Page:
His background before arriving in Tennessee is a mystery. He may have been the John Ferguson listed on the 1798 tax list of Montgomery County, Tennessee as a single white poll, but he was not on the 1800 tax list two years later. The birthplaces of his children suggest he was in South Carolina from 1790 through at least 1800 – all his children gave South Carolina as their birth state in 1850 and later censuses.
He was in Robertson County by 1 November 1805 when a “John Ferguson” bought a cow and calf at the estate sale of Henry Sherod.1 Since his son John W. Ferguson was barely 15, this must have been Jonathan Ferguson. As “Jona. Ferguson” he witnessed the will of Nicholas Conrad in 18112 As noted elsewhere, he died sometime in 1814.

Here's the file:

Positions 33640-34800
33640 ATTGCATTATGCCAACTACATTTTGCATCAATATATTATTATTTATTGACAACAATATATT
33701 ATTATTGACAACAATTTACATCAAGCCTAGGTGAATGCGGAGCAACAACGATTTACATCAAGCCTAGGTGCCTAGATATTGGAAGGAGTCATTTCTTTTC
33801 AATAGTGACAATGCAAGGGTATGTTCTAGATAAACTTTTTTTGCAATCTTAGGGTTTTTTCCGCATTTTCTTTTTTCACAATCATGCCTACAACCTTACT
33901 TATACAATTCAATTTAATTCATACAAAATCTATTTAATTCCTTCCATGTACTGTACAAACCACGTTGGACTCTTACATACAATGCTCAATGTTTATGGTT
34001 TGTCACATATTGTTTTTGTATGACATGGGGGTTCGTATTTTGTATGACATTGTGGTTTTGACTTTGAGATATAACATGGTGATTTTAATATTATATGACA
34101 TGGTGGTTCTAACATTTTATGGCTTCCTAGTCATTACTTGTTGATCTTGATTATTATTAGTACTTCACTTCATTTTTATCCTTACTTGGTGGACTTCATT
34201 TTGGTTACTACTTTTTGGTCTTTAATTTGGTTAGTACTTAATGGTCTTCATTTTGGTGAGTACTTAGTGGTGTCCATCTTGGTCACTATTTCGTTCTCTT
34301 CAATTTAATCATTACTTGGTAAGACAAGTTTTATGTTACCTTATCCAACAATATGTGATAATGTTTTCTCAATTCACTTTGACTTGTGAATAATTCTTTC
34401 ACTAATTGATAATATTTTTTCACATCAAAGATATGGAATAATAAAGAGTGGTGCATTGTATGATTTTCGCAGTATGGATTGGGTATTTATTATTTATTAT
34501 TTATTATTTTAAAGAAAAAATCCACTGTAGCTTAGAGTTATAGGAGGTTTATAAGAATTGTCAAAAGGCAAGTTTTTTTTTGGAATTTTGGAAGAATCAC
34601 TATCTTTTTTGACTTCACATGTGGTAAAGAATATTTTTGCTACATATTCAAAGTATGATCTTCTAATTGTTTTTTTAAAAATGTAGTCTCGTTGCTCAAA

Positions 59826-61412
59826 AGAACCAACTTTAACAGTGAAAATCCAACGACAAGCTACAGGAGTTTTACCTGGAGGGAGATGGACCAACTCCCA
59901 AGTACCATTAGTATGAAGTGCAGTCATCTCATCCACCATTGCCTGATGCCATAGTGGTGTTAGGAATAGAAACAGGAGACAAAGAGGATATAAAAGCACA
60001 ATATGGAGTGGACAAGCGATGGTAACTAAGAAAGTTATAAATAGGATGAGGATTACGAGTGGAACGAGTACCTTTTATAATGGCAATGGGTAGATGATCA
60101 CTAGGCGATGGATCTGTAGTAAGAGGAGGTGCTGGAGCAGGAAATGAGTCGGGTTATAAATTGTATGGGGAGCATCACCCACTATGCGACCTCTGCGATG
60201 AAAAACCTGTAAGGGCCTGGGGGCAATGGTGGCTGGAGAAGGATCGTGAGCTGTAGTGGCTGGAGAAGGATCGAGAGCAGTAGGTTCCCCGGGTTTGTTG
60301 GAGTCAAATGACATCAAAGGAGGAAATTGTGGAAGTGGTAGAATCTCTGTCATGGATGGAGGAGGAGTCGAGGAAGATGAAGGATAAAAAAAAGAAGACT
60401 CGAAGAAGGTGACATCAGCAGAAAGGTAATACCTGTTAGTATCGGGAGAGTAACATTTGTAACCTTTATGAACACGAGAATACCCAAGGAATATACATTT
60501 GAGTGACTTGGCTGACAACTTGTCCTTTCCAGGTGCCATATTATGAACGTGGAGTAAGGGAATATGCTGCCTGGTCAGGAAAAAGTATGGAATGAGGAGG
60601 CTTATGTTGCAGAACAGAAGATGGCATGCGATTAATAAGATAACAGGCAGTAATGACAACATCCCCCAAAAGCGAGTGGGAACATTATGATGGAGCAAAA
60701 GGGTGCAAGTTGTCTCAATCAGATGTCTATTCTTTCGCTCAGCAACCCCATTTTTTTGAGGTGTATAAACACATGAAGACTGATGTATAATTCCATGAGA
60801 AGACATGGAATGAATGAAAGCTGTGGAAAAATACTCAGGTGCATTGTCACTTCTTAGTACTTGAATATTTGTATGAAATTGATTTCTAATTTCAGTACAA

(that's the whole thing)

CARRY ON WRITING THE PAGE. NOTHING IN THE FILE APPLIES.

We can guess that he was born around 1760 or so. At least one of his children was born about 1790 and his wife’s census records suggest that she was born sometime in the 1760s. Suppose he was a head of household in South Carolina in 1800. He would have a son and one or two daughters all under ten years, and perhaps one or two additional children but likely no slaves. He and his wife would be in the 26-45 category. There are eight persons named John or “J.” Ferguson in the 1800 census of South Carolina, only three of whom come close to that profile:
- J. Ferguson, Colleton County: 10020-10001
- John Ferguson, Lancaster District: 20010-32010
- John Forgason, Abbeville District: 10010-10010
None of the three seem likely to have left South Carolina by 1805 or so.